By Dan Seifert

Just over a year ago, Motorola introduced its new brand and identity and launched the Moto X, a different kind of smartphone than anything before it. It could be customized differently for each and every person that bought one, something no other smartphone maker had done before (or since). And the Moto X was a critical darling, packed with innovative and user-friendly features.

Despite the critical acclaim, the Moto X didn’t turn out to be a great seller. Motorola quickly discounted the device and held frequent sales in attempts to garner interest in it. Motorola told us that specs don’t matter for a great smartphone experience, and for the most part, it was right. But they clearly did matter to the people buying high-end smartphones, and the Moto X’s smaller, lower-resolution display and older processor were easily overshadowed by the bigger, faster Android smartphones occupying store shelves.

Now Motorola is releasing an all-new, second-generation Moto X. The new, cheaper $99.99 Moto X has the same name as last year’s phone and carries over many of the same features and design traits that worked so well before. But Motorola has significantly upgraded virtually everything in the device. The new Moto X has a bigger, higher-resolution display, faster processor, premium metal frame, and improved software. It can now sit next to the Galaxys and Ones of the world and not be instantly dismissed as a smaller, slower option.

But the game has changed from last year. HTC’s One M8 is one of the nicest, best-designed smartphones ever made. Samsung still dominates the industry and its Galaxy S5 is as big a seller as it has ever been. Even LG is making better hardware than ever with the G3. And Apple is expected to announce the most radically different iPhone in years this week. Motorola’s challenges have never been bigger.

Fortunately for Motorola and its new parent company Lenovo, the new Moto X is a home run.

Last year, the Moto X’s smaller display made the phone great for one-handed use, but it didn’t stand out against the Samsungs and HTCs on store shelves. But the new Moto X is a different animal. It has a 5.2-inch, 1080p AMOLED display that’s bigger than what the latest from HTC and Samsung offer. And it’s a high quality screen: it’s sharper, brighter, bigger, and just nicer to look at than the previous model. It has tremendous viewing angles, punchy colors, and can be seen in bright sunlight without issue. It’s everything the display on a flagship smartphone in 2014 should be.

Motorola couldn’t increase the screen size of the Moto X by a full half-inch and not make the phone itself bigger. But even though it’s not the same one-handed ergonomic miracle as last year, the new Moto X is shorter than the HTC One M8 and the Galaxy S5, while still having a larger display than either of them. It’s big, but not nearly as big as I normally expect a 5.2-inch smartphone to be.

Part of that is because Motorola has maximized the screen’s footprint and shrunk the bezel surrounding it even further than before. Even so, it’s still managed to find room for a camera, light sensors, a new speaker, and new infrared sensors on the front of the phone. (All of those things make the front of the white model look rather busy, but the black version hides them quite well.) The speaker isn’t the same stereo setup as HTC’s One M8 (it’s located at the bottom, the earpiece occupies the top grille), but it’s clear and loud and better than any speaker mounted on the back of a phone.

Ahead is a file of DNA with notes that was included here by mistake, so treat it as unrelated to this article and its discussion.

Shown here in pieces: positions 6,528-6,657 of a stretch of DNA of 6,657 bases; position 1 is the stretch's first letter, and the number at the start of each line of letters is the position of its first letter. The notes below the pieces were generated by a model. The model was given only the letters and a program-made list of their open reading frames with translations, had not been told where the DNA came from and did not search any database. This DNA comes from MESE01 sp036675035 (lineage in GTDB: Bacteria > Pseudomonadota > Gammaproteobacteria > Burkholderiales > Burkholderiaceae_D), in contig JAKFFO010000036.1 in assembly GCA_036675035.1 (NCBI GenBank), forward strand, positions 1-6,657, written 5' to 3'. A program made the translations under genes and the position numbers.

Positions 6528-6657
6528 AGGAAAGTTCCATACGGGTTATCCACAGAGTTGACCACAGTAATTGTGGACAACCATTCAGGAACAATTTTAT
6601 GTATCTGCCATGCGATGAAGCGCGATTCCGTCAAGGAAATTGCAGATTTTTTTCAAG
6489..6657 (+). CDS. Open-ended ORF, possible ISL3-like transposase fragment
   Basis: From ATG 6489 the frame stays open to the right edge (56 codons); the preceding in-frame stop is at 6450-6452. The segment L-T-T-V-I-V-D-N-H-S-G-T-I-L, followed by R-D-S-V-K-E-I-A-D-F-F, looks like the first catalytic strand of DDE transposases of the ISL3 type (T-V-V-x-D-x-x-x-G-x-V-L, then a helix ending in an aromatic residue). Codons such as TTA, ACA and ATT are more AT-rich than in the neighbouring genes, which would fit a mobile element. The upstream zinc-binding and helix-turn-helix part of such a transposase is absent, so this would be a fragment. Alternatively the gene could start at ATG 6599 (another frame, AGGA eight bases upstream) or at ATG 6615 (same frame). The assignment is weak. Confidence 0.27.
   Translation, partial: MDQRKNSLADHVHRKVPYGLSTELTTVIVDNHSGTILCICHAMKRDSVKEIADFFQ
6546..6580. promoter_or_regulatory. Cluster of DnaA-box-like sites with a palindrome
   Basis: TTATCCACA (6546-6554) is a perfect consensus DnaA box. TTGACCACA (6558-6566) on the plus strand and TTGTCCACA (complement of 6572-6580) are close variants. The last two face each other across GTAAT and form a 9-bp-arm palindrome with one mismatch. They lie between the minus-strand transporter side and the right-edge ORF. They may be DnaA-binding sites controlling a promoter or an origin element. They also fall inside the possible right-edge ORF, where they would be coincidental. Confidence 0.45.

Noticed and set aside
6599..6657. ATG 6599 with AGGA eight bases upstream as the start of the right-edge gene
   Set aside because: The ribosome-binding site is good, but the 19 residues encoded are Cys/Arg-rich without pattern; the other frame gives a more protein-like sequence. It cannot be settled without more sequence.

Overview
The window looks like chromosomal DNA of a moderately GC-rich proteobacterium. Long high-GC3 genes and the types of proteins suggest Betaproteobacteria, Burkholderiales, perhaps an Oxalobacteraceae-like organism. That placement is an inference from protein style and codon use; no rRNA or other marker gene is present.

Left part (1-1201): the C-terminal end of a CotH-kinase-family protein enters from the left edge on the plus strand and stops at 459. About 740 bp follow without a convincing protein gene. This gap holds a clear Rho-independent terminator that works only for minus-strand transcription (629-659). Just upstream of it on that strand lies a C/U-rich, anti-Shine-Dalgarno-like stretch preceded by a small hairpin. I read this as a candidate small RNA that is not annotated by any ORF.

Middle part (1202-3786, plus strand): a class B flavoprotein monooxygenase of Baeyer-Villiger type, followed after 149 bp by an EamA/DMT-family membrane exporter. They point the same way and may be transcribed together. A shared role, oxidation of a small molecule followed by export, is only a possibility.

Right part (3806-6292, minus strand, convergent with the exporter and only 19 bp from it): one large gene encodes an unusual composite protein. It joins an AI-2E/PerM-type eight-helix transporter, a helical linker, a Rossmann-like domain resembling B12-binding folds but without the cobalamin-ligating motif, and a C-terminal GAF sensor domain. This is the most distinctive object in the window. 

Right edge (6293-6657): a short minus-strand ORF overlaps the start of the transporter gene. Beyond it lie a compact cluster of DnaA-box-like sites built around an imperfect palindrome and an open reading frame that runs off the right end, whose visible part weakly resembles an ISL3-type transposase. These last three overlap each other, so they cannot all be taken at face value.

The other reason the new Moto X feels smaller than it should is because of the new, metal frame that replaces the plastic on last year’s model. The metal frame is thinner, harder, and nicer feeling than the plastic one, and it actually serves more than one purpose: Motorola is using it to boost wireless signal strength and quality. Sure enough, the new Moto X grabbed onto AT&T’s LTE network better than other phones in the same area. But more importantly, it makes the new Moto X feel like the premium smartphone it should and not some mid-range, lower-cost device. The volume rocker and power button are metal too, but like last year’s phone, they are still a little too small. Fortunately, the power key has a new texture that makes it easy to find by feel.

The new Moto X looks and feels like the premium smartphone it should

The back of the phone has the same sloped design as Motorola’s other phones, and it makes the Moto X rest comfortably in my hand. The trademark dimpled finger rest is larger and more prominent with a metal ring around it, but it serves its purpose just as well. Above the dimple is a new 13-megapixel camera and dual LED flash that Motorola has arranged into a circle around the camera, aping the ring flashes used by professional photographers. My review unit has an optional bamboo finish, a carryover from the natural options Motorola introduced last year. It’s grippy, organic, unique, and just plain cool-looking. Motorola’s going even further with its custom backs this year with real leather options that also look and feel great. The Moto Maker customization program is soldiering on with more options than ever, but Motorola’s moved the actual factories that support it to China, essentially killing the dream of a US-made smartphone.

With all of those things added up, the Moto X is a well-designed phone that’s comfortable to use and looks great at the same time. It’s easier to hold than the One M8 and nicer feeling than the Galaxy S5. And you can still get it in nearly any color combination you want, which no other smartphone maker has been able to match.


Source The Verge


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